A video tutorial: "Capturing quality video"
Film all the action and nothing else than the action. Avoid sequences that are too long where
nothing happens. Also avoid filming in little clips of two seconds, you will have
a hard time editing your images, the shooting risks being too jerky. If the action
is happening in front of you, keep filming without stopping the recording.
Professional reporters shoot a minimal time of 7-10 seconds to make sure they’ll
be able to get 3,4 seconds of interesting images (those who move the least, where
something interesting happens).
Do not hesitate to cut scenes when you edit. Instead of sending six minutes, send
three films of two minutes, if each sequence is coherent. That way, the community
can directly access the part they are most interested in.
It's essential! You must anticipate the action, place yourself in front
of it. Always try to be the closest possible, it will avoid zooming (avoid doing
so when filming, unless necessary). Ideally, you find the right spot where you won’t
have to move too much. From a good spot, you must be able to film two or three different
things. Avoid moving while filming, unless necessary, because it is hard to remain
Attention : DO NOT TAKE ANY RISKS! In the rush, think of your safety first.
If you witness an accident, call the emergency number and help the people injured.
To move or not to move?
There are two possible options when you witness an event. A fixed frame: you don’t move,
the action happens inside the frame (you are in front of a march, a protest, we
see the banner and the people behind). Or you move with the action (you walk backwards,
and film the face of a protester walking and screaming a motto)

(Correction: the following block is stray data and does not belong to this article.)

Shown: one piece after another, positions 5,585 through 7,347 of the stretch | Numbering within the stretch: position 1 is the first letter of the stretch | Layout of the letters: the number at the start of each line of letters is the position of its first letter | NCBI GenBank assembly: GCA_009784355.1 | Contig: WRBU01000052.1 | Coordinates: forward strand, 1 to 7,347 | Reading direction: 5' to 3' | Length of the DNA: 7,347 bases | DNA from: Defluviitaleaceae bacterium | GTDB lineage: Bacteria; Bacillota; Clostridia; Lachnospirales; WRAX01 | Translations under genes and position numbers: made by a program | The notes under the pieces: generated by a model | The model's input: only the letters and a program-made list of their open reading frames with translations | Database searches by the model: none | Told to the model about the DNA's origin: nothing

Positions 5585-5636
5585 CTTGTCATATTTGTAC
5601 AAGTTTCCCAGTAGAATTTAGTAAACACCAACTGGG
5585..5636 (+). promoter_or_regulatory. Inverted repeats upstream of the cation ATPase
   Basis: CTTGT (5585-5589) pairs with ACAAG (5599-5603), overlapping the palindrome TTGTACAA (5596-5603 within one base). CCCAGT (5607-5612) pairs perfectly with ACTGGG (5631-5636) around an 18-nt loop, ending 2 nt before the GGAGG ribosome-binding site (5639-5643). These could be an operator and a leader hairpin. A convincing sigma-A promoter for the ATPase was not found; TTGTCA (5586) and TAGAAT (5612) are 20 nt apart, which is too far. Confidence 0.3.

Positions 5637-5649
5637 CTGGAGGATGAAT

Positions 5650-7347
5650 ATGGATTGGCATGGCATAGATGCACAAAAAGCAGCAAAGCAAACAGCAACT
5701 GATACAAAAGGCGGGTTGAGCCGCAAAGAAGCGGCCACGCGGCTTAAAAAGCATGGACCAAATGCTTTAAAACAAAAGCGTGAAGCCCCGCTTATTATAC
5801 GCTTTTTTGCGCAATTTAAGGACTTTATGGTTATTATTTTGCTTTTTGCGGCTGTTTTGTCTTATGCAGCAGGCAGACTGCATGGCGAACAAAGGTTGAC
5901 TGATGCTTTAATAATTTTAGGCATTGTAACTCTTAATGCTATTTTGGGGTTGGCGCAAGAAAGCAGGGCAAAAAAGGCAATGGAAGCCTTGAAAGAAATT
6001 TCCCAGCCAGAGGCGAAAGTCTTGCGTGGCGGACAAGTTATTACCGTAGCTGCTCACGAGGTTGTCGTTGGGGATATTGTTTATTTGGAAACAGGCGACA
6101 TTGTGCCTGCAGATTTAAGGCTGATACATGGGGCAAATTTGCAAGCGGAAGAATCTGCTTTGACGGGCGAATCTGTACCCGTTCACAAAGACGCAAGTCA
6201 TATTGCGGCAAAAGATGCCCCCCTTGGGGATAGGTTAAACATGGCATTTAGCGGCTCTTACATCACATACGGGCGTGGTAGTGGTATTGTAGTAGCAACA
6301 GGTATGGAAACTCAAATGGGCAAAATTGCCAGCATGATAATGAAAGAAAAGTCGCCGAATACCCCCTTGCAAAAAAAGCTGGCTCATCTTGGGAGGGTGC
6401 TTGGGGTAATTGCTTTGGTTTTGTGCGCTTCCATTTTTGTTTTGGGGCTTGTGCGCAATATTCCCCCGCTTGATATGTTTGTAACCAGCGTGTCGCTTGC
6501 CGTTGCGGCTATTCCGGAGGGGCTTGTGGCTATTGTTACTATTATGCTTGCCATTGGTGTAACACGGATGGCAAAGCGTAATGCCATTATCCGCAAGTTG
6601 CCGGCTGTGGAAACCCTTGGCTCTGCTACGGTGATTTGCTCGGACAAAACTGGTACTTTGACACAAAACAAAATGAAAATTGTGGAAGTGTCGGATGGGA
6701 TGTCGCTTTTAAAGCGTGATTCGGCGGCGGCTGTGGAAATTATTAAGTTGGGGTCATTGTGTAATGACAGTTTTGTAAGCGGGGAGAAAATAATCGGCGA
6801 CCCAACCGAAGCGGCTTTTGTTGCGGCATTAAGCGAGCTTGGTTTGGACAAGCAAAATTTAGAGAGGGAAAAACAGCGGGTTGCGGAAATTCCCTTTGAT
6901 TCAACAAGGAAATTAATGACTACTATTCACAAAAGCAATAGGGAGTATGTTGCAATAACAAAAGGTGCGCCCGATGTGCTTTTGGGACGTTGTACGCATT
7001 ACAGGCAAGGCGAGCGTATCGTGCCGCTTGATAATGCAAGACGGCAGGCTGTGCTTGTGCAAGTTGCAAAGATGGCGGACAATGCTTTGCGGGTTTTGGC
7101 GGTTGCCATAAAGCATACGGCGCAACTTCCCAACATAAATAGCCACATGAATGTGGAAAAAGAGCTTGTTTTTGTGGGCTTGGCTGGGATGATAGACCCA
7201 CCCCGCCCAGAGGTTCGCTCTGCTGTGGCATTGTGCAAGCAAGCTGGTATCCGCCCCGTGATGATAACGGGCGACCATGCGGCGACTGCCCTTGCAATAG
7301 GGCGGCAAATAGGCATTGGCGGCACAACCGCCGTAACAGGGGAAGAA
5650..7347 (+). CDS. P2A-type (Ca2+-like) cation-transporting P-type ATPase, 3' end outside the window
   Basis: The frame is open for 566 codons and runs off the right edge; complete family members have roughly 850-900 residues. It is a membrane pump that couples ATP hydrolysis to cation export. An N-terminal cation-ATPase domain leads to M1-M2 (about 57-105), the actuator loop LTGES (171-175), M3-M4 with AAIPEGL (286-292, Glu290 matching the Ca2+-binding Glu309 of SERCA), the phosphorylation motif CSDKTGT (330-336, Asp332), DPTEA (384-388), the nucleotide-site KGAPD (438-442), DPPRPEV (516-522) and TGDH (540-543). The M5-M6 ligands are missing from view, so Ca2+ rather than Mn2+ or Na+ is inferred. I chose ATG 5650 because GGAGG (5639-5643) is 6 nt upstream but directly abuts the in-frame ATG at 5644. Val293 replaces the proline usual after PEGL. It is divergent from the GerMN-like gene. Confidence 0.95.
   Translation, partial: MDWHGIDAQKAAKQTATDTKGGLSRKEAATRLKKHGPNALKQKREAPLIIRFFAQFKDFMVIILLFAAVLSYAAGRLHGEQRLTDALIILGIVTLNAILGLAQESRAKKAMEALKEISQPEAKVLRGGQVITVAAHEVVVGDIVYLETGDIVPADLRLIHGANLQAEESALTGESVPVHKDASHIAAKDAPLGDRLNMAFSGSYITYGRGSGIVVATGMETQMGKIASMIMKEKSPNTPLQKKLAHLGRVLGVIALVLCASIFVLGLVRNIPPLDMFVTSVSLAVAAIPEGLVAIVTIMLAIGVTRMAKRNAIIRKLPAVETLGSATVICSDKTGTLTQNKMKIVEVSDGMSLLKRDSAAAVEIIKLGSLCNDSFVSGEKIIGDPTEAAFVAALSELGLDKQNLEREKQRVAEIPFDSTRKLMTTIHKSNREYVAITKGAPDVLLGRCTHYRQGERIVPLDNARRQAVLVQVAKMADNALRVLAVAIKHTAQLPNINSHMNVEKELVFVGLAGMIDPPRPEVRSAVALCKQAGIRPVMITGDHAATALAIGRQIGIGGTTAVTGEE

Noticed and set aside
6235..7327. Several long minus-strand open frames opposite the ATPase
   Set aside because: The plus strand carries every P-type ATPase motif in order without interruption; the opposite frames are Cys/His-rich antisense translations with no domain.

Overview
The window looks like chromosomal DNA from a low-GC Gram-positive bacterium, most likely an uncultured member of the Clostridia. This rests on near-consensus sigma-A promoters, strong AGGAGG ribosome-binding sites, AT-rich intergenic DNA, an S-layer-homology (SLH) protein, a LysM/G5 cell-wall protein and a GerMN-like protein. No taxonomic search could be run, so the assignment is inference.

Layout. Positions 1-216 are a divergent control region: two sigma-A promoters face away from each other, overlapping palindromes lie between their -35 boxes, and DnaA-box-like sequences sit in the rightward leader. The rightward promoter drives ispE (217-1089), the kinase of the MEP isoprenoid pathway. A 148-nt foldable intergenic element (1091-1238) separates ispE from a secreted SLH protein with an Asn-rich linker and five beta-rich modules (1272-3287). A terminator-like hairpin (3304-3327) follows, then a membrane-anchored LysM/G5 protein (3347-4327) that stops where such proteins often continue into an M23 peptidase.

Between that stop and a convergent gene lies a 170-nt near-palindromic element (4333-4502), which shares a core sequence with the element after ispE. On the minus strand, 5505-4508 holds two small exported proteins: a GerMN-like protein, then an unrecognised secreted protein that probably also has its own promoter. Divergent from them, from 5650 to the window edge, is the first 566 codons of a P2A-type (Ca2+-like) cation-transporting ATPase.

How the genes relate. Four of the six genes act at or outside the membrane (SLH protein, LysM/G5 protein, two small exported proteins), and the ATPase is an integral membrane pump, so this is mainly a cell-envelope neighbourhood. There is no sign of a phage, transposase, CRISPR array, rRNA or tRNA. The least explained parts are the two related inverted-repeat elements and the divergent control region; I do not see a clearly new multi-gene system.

Don’t forget to film a wide shot where you see the whole scene. Above all, avoid
zooming and un-zooming all the time. Take a wide angle, stop the recording, zoom
on the action or a face, then record again. Make many different shots: a wide shot,
a shot at the waist, a close-up.
Example of a protest : First, the march from far away, in an establishing shot (go
up on a bench, at the third floor of a building) to give an idea of the size
of the march (first information). Then, you can film the beginning of the march,
the first banner with a shot wide enough so we can read the claim (second info).
Then a closer shot where, for example, one can see two protesters, framed above
the waist, singing a text written for the march (third info).
End with a close-up, a protester that has stickers on his face, painted it or wrote
a motto on his cheek (fourth info).
If the action happens far away, try to settle on a tree, a post, put your camcorder
on the ground, on a bench etc. Always hold your camcorder with two hands and look
at your viewfinder or LCD screen to know what you are filming. It is always more
difficult to remain stable when zooming.
Avoid filming someone placed in front of a window or who has sun in their back.
Ideally, the light must come from behind you and floodlight the situation, the interviewee.
How to compose a good interview
Choice of the person
You must always ask yourself “What is interesting about the interviewee?” Always
ask questions related to the function of the person chosen.
If it is a witness of a fire, ask him what he saw. Then ask the chief firefighter
how many men were mobilized. Then ask the prefect questions on security legal norms
and measures to avoid another incident.
If there is a debate or a controversy, always ask both sides of the story. The lawyer
of the attacked person, the lawyer of the attackers, the displeased (or not) actors